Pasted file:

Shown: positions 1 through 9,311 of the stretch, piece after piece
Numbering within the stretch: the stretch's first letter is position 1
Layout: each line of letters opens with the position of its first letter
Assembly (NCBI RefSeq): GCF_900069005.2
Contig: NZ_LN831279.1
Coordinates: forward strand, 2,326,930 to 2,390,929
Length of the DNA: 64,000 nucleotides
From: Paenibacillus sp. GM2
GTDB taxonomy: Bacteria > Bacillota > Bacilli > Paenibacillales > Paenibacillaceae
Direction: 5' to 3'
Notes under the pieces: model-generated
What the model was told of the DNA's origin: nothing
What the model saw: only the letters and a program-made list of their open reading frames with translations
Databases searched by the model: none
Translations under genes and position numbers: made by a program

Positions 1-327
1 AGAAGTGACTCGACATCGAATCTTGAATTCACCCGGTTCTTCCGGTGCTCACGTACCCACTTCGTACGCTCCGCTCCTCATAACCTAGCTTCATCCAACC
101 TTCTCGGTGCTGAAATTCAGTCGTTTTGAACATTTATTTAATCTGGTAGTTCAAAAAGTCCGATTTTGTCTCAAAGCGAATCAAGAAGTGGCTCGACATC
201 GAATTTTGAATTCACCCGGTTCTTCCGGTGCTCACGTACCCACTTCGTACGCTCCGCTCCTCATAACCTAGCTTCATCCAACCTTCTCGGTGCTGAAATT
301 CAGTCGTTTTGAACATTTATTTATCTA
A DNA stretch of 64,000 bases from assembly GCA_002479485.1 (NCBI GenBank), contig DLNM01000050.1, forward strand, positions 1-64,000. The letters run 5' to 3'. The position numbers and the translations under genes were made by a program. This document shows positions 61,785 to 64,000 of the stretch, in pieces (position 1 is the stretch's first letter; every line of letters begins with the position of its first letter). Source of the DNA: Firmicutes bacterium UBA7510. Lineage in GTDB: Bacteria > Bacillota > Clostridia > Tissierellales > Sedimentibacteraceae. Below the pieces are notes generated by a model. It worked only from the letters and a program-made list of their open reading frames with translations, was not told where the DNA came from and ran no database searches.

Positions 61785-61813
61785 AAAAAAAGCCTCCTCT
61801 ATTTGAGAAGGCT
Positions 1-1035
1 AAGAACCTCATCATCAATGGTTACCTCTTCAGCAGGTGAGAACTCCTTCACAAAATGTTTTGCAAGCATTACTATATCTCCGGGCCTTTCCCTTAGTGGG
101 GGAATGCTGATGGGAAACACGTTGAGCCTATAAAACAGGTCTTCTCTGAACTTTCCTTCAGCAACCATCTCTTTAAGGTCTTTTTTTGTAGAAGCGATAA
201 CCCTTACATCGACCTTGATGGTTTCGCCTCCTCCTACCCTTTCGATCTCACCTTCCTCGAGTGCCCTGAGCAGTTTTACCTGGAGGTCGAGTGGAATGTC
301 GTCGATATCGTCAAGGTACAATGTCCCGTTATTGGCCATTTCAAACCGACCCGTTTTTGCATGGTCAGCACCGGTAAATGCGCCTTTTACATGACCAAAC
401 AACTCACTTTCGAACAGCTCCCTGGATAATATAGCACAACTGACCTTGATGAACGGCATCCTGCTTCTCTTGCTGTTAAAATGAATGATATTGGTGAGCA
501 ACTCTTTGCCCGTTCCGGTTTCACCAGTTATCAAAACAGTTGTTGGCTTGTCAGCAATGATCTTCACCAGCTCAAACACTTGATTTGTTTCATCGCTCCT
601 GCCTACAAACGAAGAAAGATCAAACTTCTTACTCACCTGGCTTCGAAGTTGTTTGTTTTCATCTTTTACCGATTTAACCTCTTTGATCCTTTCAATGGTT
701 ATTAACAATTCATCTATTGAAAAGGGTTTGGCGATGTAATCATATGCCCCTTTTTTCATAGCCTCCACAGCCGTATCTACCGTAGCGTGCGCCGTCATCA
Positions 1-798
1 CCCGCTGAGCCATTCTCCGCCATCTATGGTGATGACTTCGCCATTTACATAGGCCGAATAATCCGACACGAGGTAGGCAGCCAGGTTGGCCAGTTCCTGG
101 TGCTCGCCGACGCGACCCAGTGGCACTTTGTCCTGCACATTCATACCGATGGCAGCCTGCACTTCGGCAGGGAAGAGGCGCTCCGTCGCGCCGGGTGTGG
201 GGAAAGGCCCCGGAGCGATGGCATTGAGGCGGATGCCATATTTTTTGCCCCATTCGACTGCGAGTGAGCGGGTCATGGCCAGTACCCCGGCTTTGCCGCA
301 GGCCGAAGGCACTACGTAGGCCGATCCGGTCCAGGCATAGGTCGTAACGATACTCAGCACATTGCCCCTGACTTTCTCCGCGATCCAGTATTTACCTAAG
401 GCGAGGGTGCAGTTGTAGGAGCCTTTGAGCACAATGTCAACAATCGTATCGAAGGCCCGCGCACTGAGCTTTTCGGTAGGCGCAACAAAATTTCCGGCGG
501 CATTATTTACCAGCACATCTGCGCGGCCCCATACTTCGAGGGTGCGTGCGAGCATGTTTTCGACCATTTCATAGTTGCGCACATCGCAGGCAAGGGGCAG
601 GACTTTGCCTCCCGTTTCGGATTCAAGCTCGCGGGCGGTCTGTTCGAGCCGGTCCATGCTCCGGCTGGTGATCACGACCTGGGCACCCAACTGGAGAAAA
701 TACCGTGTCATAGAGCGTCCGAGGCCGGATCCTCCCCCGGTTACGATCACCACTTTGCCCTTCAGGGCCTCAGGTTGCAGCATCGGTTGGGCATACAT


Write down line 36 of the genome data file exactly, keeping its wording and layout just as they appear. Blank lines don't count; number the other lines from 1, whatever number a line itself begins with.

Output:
101 TGCTCGCCGACGCGACCCAGTGGCACTTTGTCCTGCACATTCATACCGATGGCAGCCTGCACTTCGGCAGGGAAGAGGCGCTCCGTCGCGCCGGGTGTGG